Emergency Stop
Press the button to shut off power to the spindle motor and axis motors. Rotate the
switch to release.
4.1.4
Switching Between Two and Three-Axis Operation
For three-axis retrofit and TRAK Knee Mill models, The ProtoTRAK SMX CNC may be
operated as a two or three-axis CNC. Press the SYS hard key. Softkey F2 will read GO
TO 2 AXIS when the ProtoTRAK SMX CNC is currently operating in three axis and it will
say GO TO 3 AXIS when the ProtoTRAK SMX CNC is currently operating in two axis. See
Figure 4.1.4.
FIGURE 4.1.4 You will see this screen when the SYS hard key is pressed. The choice
“GO TO 2 AXIS” shows that the CNC is currently in 3-Axis operation.
4.1.5
Coolant Pump/Spray Coolant
An optional coolant system may be connected to your mill. If you do not have the
Auxiliary Functions option, manual controls for the system are provided. If you do have
the optional Auxiliary Functions, the operation of the coolant system may be programmed
within the program events. The Auxiliary Functions are optional for three-axis models
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only. With the Auxiliary Functions set-up, manual control of the coolant system is
through the Accessory key on the front panel of the SMX CNC.
To



operate the mister or coolant pump manually, use the ACCESSORY hard key:
ON - will turn on the mister or coolant pump until you turn it off.
AUTO - will turn on the mister or coolant pump on, as programmed into events.
Off (no light) - the coolant pump or mister stays off.
4.1.6
Help Functions
When a blue question mark appears next to the HELP hard key, that means special
functions or configuration settings are available for the current operation. For example,
at the program header with the highlight on the program name, the blue question mark
appears. Pressing the HELP key at that time will call up a table with alpha and special
characters you can use to name your program.
Math Helps
When the blue question mark does not appear, pressing HELP will initiate the Math
Helps.
FIGURE 4.1.6.1 The first Math Helps screen. Choose among the alternatives based on the
information you need to calculate
Math Helps are powerful routines that enable you to use the data you have available to
calculate missing print data.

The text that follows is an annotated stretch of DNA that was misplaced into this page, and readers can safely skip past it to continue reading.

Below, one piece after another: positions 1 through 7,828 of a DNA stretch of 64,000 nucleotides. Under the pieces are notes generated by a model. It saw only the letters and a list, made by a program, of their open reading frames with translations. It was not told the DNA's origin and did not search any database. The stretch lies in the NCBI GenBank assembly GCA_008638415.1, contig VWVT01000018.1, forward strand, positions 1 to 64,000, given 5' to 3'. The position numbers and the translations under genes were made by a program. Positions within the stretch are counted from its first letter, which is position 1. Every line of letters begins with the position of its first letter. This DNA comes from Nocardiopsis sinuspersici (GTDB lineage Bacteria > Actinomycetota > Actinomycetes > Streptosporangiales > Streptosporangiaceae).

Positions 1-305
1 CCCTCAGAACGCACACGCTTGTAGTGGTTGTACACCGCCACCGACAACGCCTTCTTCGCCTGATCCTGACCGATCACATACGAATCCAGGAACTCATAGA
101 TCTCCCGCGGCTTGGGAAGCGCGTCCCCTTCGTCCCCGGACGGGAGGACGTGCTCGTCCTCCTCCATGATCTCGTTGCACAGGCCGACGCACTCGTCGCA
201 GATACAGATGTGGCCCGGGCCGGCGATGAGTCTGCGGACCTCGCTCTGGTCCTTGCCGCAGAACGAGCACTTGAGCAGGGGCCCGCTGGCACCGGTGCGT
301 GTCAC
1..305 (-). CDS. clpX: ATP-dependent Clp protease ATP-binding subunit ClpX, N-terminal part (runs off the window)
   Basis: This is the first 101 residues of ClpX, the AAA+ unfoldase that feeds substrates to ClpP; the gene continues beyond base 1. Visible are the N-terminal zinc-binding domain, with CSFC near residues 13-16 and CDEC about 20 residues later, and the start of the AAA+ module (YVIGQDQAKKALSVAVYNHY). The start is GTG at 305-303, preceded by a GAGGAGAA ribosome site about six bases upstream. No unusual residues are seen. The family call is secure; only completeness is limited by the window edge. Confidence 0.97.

For example, Math Help type 28 enables you to solve an entire right triangle by giving
two known pieces of data. To exit from the Math Help, press the Mode key.
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FIGURE 4.1.6.2 Math Help 28. In this example, by entering the length of line A and the value of
angle G, the other values are calculated
You may have the Math Help solutions load directly into your program. This saves you
from having to write down the solution and then key it in. While you are programming
the event that needs the data from Math Help, simply press the HELP key to start the
Math Help. Once a solution is obtained, you will have the following soft key selections:
Load Begin: will load the displayed solution into the event as the X and Z beginning.
Load End: will load the displayed solution into the event as the X and Z end.
Load Center: will load the displayed solution into the event as the X and Z center.
Next Solution: when there is more than one solution to the problem, this will display
the alternative solutions.
Edit: this allows you to go back to the data you entered in order to make changes. Once
you do this, the Resolve key will appear.
Resolve: press this to have the Math Help use the new data to give new solutions.
4.1.7
Windows Up or Down
Some of the selections in the ProtoTRAK SMX CNC will cause a window to appear with a
message. To eliminate the window in order to see what is behind it, press the  hard
key. To restore the window, press the  hard key.
4.1.8
Turning Options On and Off
If the Advanced Features Option has been installed, you may run the ProtoTRAK SMX
with it turned off. This has the benefit of making the system easier to use.
To turn the options on or off, press the SYS hard key. You will get the screen shown in
Figure 4.1.4 above. Press the Options On/Off softkey. This will take you directly to the
screen that will allow you to turn options on and off. You can also get to this screen
using Service Code 334.
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The Programmable E-Head Option and TRAKing/Electronic Handwheel Option may not be
turned on or off. If they are installed, they must remain active.
4.2 Machine Operation
This section covers the operation of the TRAK Knee Mills. If you purchased your
ProtoTRAK SMX CNC as a retrofit, please refer to the user manual that came with your
machine.
4.2.1
Spindle On/Off, Forward/Reverse
The spindle switch is located on the left side of the milling head.

Turn the Spindle switch to left to 1 for forward (clockwise) spindle rotation if the HiLo-Neutral lever is in the low position.

Turn the Spindle switch right to 2 for forward (clockwise) spindle rotation if the HiLo-Neutral lever is in the high position.